DVS Analysis: 2016 MLB Draft Preview
Every year MLB Organizations gamble millions of dollars through the draft in hopes a pitcher may be able to help the success of their big league club. With our MLB Draft Preview articles, we hope to provide an additional layer of information as it pertains to the future value and injury risk of a pitcher. Last year, we released our initial MLB Draft Preview where we looked at the Top 50 pitchers in the 2015 class. The table below indicates that six of the initial Top 50 pitchers, have already undergone surgery leading up to the draft or had surgery within one year after the draft.
The average DVS Score of the pitchers above is 11.8. As a pitcher matures, his delivery pattern becomes more engrained facilitating a small window in fluctuation with age. The current baseball culture is promoting increased levels of travel baseball tournaments, velocity programs, personal instruction and heighten levels of stress to throw hard a younger age. With all the previous factors, we can assume a pitcher with a lower DVS Score will be exponentially more vulnerable to injury by the time he is draft eligible. If you are unfamiliar with what a DVS Score is, it's simply a numerical value placed on a pitcher's delivery that allows us to determine whether or not he is more or less at risk.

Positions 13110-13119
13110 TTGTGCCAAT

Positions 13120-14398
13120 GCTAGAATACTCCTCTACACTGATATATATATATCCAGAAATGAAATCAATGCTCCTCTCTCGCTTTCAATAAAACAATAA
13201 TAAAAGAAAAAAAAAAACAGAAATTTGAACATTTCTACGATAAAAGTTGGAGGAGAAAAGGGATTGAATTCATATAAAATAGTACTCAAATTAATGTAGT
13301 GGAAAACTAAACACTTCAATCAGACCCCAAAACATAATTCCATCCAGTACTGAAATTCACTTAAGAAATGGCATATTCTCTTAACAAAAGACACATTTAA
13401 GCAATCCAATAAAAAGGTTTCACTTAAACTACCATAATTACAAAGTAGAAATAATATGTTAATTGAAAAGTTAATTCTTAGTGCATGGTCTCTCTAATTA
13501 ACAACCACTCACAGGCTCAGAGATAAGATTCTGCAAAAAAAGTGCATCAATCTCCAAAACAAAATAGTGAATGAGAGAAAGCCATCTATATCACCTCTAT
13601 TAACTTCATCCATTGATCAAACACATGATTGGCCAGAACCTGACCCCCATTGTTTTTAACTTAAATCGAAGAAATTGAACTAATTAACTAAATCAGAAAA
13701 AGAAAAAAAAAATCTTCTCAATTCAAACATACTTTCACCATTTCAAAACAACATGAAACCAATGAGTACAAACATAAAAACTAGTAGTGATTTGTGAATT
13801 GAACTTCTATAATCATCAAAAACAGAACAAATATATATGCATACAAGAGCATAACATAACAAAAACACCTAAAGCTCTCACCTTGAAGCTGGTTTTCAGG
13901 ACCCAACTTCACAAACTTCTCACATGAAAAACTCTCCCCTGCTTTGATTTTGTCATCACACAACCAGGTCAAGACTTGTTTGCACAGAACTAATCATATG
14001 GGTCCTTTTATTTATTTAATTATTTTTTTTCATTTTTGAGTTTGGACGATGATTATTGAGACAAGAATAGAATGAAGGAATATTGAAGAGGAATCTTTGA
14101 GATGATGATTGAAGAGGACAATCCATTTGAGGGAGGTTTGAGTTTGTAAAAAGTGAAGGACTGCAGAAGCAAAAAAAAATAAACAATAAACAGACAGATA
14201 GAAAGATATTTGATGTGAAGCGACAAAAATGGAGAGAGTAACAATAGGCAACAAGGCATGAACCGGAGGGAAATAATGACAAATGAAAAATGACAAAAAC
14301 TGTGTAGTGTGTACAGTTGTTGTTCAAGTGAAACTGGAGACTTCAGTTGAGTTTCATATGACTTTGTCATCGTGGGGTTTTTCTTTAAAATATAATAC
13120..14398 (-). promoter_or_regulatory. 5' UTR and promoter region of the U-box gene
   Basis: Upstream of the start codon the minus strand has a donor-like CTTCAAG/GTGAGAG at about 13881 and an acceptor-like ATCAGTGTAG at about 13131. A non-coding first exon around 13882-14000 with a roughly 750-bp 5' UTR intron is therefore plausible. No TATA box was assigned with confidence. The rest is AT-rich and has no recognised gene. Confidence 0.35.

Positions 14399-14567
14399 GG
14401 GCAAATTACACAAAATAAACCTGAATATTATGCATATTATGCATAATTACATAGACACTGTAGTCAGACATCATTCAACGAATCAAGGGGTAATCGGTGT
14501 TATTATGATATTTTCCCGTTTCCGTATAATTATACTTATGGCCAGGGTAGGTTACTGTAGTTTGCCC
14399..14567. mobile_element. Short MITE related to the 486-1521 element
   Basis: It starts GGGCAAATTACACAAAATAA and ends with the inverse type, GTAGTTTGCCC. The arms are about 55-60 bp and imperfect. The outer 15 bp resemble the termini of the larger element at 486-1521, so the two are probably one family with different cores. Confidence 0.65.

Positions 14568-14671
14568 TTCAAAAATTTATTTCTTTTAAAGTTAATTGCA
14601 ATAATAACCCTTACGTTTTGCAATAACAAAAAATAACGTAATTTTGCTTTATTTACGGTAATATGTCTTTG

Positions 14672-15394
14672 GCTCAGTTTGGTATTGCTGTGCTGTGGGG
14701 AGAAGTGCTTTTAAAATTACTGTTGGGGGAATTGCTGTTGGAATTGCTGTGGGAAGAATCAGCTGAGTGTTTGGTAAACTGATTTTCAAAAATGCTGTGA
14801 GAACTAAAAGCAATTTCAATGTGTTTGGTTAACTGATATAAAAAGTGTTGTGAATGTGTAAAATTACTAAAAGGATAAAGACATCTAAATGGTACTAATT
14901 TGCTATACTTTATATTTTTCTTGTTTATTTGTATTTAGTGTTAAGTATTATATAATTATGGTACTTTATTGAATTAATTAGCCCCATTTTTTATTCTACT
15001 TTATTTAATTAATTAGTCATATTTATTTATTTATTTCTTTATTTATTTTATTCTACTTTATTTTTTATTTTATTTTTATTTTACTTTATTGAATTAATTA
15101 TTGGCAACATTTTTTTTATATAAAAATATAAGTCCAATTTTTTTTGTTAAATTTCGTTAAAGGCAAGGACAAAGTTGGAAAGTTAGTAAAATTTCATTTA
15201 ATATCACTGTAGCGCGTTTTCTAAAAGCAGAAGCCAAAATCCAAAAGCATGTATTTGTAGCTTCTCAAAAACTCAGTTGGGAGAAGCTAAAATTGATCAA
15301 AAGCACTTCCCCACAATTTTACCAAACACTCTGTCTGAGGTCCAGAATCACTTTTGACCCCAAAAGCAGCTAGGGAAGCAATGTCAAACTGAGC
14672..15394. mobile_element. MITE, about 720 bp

We recently performed a small case study on pitchers drafted in the first round of the 2012 MLB Draft. We concluded, "46% of pitchers drafted in the 2012 First Round/Sup Round have spent time on the DL due to a throwing-related injury. Of the 46%, 23% have undergone surgery on their throwing shoulder or elbow." Our data indicates that almost 4 years later, nearly 1 out of every 5 pitchers drafted in the first round have had surgery on their throwing arm. Lets now look ahead to the 2016 Draft Class.
THE TOP 50
The 50 pitchers in the table below are ranked in order according to MLB.com's Top 100 Draft Prospects. Two pitchers were omitted from the results due to insufficient data.
Our 2016 class included 48 total pitchers; two were omitted. Of the 48 pitchers, 94% had a DVS Score of 15 or below and zero pitcher received a DVS Score of 20 or higher. What does this mean? Basically, this year's group doesn't feature many pitcher's that potentially project to have longer careers. The higher DVS Score indicates that a pitcher has the opportunity to extend the length of his career by accumulating more innings.
We will continue to research into previous drafts and document our findings.